The toddler appears delighted with his new threads but the grown-ups are not fooled. We know the gift is a thinly veiled bribe to buy our votes for The Cup, a prize awarded each reunion weekend to a family member for random acts of absurdity. One year it went to an uncle for catching a fish with his hands; another year it went to a pair of cousins, aged four and six, who put on a dazzling headstand display. Several years ago my parents were the victors, thanks to a salsa-dancing performance that had my siblings and I cringing into our steak and salad.

The toddler is not old enough for headstands or salsa dancing but, as the only grandchild attending the reunion this year, my mother has high hopes he will earn enough points for general cuteness for her to claim The Cup again.

Inside the cabins are shiny, timber dining tables and chairs but come dinner time, we opt instead for the rough-hewn table and bench seats on the deck. As dusk falls, we move the benches and tables from each of the family cabins onto the lawn, creating a makeshift banquet setting with wine and cheese. The toddler waddles around in his chenille pants, charming everyone.

I tuck him into his portable cot by the time the party is in full swing. Salads are laid out to share and trips are made to the barbecue, returning with plates piled high. In a last-ditch effort to gain votes, some of the older generation break into song, as the younger generation hide their faces in their hands.

By the time my aunt hands out squares of home-made fudge, it's time to vote.

It emerges that the toddler wasn't alone in receiving gifts from the chenille-toting uncle, who has attempted to bribe others to vote for him. However, it's the votes for "the cutest [and only] baby in the camp" that tip our branch of the family over the line to claim The Cup. On the question of where to hold the next reunion, the verdict is unanimous: we will return.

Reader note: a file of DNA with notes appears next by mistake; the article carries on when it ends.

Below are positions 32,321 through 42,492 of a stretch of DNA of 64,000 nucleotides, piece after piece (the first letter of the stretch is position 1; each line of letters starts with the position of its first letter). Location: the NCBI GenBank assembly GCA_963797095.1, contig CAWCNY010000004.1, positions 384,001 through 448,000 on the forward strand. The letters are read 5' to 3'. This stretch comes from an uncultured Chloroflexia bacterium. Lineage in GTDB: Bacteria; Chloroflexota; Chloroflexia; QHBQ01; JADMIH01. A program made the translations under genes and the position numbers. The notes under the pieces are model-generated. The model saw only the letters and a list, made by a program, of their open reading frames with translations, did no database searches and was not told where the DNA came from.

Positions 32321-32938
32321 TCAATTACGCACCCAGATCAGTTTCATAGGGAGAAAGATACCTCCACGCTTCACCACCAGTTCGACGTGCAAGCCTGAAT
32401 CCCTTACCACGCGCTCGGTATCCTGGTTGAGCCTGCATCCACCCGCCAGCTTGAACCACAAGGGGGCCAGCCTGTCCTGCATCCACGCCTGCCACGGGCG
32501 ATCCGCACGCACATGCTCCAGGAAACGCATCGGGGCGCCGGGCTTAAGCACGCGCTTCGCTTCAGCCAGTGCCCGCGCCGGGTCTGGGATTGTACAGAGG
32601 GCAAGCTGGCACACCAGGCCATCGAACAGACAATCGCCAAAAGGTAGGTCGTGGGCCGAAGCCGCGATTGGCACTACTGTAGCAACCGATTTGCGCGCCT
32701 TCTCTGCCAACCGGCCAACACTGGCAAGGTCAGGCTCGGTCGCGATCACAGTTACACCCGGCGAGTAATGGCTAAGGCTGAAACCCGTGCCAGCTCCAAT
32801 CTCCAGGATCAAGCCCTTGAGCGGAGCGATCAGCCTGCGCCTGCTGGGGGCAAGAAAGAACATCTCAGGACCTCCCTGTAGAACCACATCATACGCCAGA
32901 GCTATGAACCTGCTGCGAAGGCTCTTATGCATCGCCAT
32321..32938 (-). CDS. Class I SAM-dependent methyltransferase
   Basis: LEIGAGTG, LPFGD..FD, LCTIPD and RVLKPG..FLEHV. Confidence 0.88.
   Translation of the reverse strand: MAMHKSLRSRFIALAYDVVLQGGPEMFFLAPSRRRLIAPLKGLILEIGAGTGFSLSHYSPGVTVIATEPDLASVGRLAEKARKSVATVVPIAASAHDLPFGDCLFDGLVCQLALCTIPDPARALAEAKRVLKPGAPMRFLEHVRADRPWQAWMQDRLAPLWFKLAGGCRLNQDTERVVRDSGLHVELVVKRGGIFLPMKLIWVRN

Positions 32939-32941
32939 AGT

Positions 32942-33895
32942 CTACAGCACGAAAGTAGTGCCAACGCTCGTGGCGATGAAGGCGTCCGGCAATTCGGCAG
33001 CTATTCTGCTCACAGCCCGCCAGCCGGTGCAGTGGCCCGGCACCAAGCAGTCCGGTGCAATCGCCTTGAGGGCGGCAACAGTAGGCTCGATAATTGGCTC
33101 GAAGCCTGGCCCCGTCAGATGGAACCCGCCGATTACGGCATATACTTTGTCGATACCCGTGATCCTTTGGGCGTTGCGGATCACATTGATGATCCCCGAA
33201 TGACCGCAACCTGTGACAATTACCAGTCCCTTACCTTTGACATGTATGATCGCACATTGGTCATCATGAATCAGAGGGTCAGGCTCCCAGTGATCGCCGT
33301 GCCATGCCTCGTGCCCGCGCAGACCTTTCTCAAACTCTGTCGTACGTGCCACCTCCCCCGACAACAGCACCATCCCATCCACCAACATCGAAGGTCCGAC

Weekends away are reviewed anonymously and paid for by Traveller.

South West Rocks Tourist Park

VISITORS' BOOK

Address Gordon Young Drive, South West Rocks.

The verdict Surprisingly luxurious lodgings in a peaceful, if slightly out-of-the-way destination.

Price The two-bedroom, two-bathroom Superior Waterfront Villa costs from $187 a night, with a two-night minimum stay. Other cabins are cheaper.

Bookings Phone 6566 6264, see southwestrockstourist.com.au.

Getting there South West Rocks is five hours' drive north of Sydney. Turn off the Pacific Highway at Kempsey and follow the signs.

Perfect for A family reunion or large gathering where neighbouring but separate living spaces are required.

Wheelchair access One cabin has a ramp instead of stairs for wheelchair access.

While you're there Hire a canoe and paddle along the river; drive to the beach and markets in town; visit the historic jail and beach at neighbouring Trial Bay.